Those sessions were very creative.

"I'm kind of partial to All the Way to the River right now," Hiatt confessed of the song exploiting metaphors of a female's dashed dreams akin to Nashville success struggles.

"It's a relentless kind of song. You don't know if this woman just gives up and moves on, or what it really looks like and it reminds me of Nashville . This is a place where a lot of people bring dreams, and they don't always materialize. New York City is the same way, you know? I like the feeling of that song.”

He also expanded on another new song.

"I also like Aces Up Your Sleeve ," Hiatt admitted of a song that explores cards analogies for his character's angst about being eclipsed by a former partner's riches.

"I kind of deal with my 'cranky old guy watching his city change before his eyes,' and I kind of use that as a metaphor for love lost."

Equally graphic are the twin trains 10 miles apart fuelling faded love in Nothing In My Heart .

Bleak imagery, punctuated with glimmers of hope, propels heartbreak in Outrunning My Soul while regret fuels Hide Your Tears.

But Hiatt gambles on romance in The Odds Of Loving You and optimism in One Stiff Breeze .


“I lost my brothers, I lost my friends/ only one way, the same ends/ cheap and dirty in a bad motel/ wondering what it was you used to do so well/ I had words, chords and strings/ now I don't have any of these things/ come and get me, Jesus, I don't know/ come and get me 'cause I can't go/ shirt and pants, coffee black/ open up the shade of crack/ fields of cotton, fields of clay/ sun going down on a robber's highway.” - Robber's Highway - John Hiatt.

Hiatt proves imagery is his strong suit in bleak Biblical finale Robber's Highway .

It's a flashback to a career begun when Nashville rockers Mother Earth included his Thinking of You on their 1972 album Mother Earth /Tracy Nelson and Three Dog Night turned his Sure as I'm Sittin' Here into a 1974 hit.

Hiatt's songs have been recorded by artists diverse as Bob Dylan, Iggy Pop, Bonnie Raitt, Eric Clapton, B.B. King, Emmylou Harris but he vividly recalls his debut disc Hanging Around The Observatory .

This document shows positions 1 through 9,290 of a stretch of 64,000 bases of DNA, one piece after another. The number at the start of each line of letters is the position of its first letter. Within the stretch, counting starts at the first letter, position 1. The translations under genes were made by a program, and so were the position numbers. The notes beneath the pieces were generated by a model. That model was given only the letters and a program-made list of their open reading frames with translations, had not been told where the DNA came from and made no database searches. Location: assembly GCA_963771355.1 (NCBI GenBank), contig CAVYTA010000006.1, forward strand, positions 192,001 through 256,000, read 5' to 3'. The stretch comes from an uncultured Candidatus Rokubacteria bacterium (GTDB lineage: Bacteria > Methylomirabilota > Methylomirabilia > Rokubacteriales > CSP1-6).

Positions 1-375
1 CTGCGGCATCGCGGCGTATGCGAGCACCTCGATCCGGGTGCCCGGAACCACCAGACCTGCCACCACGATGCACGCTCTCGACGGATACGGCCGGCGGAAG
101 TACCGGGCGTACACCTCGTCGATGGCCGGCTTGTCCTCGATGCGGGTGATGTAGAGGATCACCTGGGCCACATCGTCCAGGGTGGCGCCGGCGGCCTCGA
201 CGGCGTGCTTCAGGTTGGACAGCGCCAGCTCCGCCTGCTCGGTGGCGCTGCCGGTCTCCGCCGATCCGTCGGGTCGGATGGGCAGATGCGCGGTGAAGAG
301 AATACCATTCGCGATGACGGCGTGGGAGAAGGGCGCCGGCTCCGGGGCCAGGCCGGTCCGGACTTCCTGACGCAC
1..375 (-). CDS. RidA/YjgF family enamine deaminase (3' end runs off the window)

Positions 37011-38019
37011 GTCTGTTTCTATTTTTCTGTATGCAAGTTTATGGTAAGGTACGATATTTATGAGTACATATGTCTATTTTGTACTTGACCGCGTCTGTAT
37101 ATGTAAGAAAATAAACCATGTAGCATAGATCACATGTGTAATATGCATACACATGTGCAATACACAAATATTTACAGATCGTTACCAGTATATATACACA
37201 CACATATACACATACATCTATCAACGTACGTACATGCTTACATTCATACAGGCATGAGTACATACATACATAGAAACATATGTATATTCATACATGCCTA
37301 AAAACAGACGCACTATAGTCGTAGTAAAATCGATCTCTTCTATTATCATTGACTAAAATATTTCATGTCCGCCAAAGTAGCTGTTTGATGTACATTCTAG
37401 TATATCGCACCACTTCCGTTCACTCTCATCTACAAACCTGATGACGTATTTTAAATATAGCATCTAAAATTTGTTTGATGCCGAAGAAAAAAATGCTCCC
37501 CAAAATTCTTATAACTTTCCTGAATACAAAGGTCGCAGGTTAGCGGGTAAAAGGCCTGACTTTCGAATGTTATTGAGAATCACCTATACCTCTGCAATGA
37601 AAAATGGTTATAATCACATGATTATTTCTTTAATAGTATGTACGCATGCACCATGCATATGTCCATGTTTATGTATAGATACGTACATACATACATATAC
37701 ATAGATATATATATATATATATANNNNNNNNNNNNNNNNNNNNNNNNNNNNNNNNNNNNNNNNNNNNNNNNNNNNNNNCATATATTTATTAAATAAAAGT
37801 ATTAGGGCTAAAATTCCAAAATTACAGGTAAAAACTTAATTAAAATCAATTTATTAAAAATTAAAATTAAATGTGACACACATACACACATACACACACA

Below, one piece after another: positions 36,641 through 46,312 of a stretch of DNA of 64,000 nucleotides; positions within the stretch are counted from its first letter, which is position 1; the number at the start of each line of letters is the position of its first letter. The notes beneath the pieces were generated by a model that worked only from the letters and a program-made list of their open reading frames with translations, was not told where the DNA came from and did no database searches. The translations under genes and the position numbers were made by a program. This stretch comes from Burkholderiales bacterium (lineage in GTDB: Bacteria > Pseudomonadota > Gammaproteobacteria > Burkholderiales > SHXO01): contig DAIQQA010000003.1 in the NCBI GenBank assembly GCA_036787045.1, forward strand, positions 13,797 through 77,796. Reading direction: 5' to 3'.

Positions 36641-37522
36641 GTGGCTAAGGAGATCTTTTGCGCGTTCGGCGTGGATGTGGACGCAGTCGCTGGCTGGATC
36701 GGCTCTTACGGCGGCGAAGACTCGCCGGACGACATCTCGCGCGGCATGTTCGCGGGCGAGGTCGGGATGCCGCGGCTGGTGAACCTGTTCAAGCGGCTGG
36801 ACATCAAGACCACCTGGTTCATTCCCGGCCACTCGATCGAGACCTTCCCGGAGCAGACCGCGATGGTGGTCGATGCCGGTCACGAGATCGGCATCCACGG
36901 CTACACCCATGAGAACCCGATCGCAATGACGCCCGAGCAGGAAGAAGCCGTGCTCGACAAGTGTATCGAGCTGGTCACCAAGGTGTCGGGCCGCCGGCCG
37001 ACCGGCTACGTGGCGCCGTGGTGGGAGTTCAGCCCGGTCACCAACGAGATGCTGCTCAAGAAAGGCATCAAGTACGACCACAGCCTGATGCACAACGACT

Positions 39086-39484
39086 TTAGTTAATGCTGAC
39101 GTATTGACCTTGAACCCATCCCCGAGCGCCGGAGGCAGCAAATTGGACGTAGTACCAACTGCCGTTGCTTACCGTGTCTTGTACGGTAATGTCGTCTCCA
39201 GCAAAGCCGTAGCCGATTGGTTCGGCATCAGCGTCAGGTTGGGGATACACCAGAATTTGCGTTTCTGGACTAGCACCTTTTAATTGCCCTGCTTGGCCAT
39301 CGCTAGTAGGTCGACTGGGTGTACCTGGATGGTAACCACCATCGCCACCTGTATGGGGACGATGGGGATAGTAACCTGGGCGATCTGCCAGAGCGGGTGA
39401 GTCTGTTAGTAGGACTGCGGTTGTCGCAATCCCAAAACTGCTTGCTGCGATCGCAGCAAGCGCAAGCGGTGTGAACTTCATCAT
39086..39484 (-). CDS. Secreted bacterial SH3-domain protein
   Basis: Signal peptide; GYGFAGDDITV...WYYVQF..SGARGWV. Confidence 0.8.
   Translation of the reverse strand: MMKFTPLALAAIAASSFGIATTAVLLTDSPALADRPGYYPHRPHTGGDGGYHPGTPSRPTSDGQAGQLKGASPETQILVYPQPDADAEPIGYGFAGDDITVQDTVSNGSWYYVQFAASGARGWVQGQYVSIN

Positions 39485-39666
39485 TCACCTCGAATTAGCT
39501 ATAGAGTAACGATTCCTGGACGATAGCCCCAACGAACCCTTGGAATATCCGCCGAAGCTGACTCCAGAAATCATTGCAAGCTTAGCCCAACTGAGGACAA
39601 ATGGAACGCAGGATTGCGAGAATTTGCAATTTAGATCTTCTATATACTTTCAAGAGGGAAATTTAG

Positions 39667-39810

“At 21 years old I hadn't found my voice, that's for sure,” Hiatt recalled.

“I was kind of untouched, really. I wasn't trying to imitate anybody but it took me a while to develop my artist self. I think I started to get things together around the time I made Riding With the King . One side of the record was made with Nick Lowe and the other side was made with Scott Matthews and Ron Nagle. I started to develop the sound that I would later draw from - that mix of roots, rock, rhythm and blues and country. It's the same sound I've drawn from ever since. Because I was an addict and alcoholic when I made that record, I couldn't sustain it. Once I sobered up in ‘84, things started to come together and then we made Bring the Family . Since that point I've been pretty true to myself although I love to experiment. I love all kinds of music and I don't like making the same record over and over again. I admire artists that stretch out and make all kinds of different records and I try to do that myself. I listen to my 21 year old self and sometimes I don't think I've learned a damn thing.”

Hiatt is still flattered by peers enriching his career and publishing by recording his songs.

“Well, it always blows my mind when someone records a song of mine,” Hiatt confessed.

“I feel like I'm a fan of so many of these artists, and I'm always amazed what they find in my song that I didn't necessarily know was there or they interpreted it in a way I hadn't heard before. Iggy Pop, for example, did such a great job with Something Wild . If anyone could put a different slant on that song it would be Iggy Pop. I'm a huge fan of his, by the way. It's such a thrill to hear your songs performed by other people, and I think one of the things I love most is that it is such a cross section of artists that record my songs and I am really honored by that. It's not one certain type of artist that will record one of my tunes and that means a lot to me.

“As far as some of my favorites, there's been so many. When Joe Cocker did Have a Little Faith I was so thrilled. B.B. King and Eric Clapton, two of my heroes doing Riding With the King . Willie Nelson singing The Most Unoriginal Sin and Neville Brothers singing Washable Ink - one of my early cuts. I just love that. Bonnie Raitt singing Thing Called Love kind of put me on the map in a lot of ways. And of course, having Bob Dylan, one of your all time heroes, cover one of your songs is just a thrill. It's endless, Emmylou Harris singing Icy Blue Heart and Johnny Adams doing She Said the Same Things to Me was just a thrill. Buddy Guy, the blues great, did Feels Like Rain .”